The farmer organization was formed after being approached by the Madison-based Clean Lakes Alliance. The lakes group proposed realistic approaches to keeping phosphorus out of Madison’s lakes, Endres said.
“They said in order to do that they had to have all of the players at the table, including agriculture,” Endres said. “They weren’t coming into it pointing fingers or playing the blame game. They wanted to figure out a way to help coordinate the effort and work with agriculture.”
“From our perspective there’s been a lot of great work in the watershed that’s gone unrecognized by folks in the community,” said Don Heilman, Clean Lakes Alliance president. “The first part of our goal was to recognize good producers for what they’ve already done and secondly to recognize them for new innovative conservation practices they put in place on their farms.”
Endres said the Yahara Pride Farms organization has allowed farmers to tell agriculture’s side of the story with the Clean Lakes Alliance bridging the communication gap.
“We’re getting our message back to them as well as getting the urban message out to agriculture,” he said.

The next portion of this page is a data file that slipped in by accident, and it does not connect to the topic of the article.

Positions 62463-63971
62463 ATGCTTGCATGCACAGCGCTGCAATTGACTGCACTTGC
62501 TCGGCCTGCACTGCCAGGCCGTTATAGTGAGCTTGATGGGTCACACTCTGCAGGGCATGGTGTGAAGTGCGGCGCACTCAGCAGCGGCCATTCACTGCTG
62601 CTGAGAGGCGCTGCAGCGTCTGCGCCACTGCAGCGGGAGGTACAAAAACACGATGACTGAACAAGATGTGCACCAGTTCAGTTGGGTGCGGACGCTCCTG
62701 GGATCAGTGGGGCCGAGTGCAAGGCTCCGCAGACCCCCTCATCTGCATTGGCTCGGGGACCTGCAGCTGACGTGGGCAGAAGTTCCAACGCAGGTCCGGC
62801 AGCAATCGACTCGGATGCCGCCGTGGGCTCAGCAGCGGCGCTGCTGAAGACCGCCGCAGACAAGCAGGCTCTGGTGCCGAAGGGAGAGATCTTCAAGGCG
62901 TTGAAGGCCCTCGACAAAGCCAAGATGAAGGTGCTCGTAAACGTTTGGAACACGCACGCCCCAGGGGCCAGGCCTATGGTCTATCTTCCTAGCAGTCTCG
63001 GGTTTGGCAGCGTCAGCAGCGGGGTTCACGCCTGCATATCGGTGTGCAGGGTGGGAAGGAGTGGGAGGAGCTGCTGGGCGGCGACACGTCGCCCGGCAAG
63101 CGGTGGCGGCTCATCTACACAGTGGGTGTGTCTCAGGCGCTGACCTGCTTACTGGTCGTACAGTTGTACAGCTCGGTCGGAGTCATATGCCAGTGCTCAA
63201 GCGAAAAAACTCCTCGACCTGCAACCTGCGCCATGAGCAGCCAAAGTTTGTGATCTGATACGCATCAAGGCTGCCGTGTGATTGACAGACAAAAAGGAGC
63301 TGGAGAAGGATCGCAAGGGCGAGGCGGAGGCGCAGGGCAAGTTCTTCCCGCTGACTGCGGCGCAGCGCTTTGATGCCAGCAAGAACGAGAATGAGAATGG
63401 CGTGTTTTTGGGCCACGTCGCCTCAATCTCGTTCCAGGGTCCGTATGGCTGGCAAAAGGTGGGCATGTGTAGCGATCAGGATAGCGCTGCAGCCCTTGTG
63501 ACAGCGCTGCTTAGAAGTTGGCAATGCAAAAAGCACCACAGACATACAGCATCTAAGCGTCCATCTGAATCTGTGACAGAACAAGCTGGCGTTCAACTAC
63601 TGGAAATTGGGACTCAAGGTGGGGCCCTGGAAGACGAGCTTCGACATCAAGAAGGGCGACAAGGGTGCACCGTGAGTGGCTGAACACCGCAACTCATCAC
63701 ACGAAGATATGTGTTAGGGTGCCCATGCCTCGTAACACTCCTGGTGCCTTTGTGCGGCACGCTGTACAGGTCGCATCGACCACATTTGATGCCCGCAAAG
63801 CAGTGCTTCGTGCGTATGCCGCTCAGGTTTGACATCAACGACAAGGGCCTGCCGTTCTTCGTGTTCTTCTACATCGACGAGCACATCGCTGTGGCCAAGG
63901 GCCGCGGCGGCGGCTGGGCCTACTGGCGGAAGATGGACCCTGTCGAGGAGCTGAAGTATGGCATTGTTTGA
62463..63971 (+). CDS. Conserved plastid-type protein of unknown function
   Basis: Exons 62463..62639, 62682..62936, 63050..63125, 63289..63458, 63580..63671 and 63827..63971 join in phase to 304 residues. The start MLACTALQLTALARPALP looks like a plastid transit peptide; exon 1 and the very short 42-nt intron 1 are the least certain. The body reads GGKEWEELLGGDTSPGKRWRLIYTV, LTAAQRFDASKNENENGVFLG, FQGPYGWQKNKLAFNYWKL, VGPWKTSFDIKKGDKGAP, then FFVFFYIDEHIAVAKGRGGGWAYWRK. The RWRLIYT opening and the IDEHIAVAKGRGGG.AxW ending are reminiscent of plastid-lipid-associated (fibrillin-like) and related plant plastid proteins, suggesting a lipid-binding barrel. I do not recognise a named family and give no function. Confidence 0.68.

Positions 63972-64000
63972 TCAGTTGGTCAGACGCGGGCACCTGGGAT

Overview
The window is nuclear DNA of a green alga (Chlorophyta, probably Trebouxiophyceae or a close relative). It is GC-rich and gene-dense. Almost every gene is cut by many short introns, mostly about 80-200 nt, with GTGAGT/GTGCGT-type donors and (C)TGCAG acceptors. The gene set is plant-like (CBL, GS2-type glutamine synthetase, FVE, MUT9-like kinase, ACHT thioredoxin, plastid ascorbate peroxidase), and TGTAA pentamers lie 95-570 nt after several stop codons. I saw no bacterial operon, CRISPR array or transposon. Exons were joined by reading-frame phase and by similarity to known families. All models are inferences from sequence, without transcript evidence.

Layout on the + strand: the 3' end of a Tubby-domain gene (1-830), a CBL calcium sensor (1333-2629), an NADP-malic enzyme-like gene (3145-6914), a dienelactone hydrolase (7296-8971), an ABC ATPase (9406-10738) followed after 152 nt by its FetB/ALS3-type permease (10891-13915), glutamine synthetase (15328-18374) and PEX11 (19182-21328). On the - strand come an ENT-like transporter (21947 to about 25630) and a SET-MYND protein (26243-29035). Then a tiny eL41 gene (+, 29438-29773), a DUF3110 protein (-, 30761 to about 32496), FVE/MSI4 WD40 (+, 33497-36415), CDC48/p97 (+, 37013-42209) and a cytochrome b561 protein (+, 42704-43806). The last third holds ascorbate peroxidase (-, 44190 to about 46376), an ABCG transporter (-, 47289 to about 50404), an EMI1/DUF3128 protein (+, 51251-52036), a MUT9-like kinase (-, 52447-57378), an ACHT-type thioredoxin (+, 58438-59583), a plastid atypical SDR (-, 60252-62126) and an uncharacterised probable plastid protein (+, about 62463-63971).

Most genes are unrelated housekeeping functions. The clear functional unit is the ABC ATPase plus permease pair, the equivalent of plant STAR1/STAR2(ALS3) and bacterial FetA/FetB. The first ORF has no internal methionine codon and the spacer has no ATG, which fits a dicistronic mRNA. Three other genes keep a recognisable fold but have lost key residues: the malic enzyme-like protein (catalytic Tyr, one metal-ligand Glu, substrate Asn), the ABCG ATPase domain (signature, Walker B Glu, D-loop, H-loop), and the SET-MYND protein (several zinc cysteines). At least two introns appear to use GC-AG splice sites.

A 12-member board of directors guides Yahara Pride Farms, including six farmers, an agribusiness representative, a crop consultant, a representative from the Madison Metropolitan Sewer District, and three members from the Clean Lakes Alliance.
Directors developed a fall cover crop program in 2012 that resulted in 1,100 acres of cover crops to keep soil and phosphorus in place after row crops are harvested. The acreage increased to 2,600 in 2013.
“We’re giving farmers the opportunity to try different things, such as flying the seed onto the fields, broadcast spreading, slurry incorporation, no-till drilling and conventional drilling,” Endres said. “We also put in a cover crop plot to compare different species of cover crops planted on four different dates. We have to compare growth and performance so we know at the end of the day what it does to profitability.”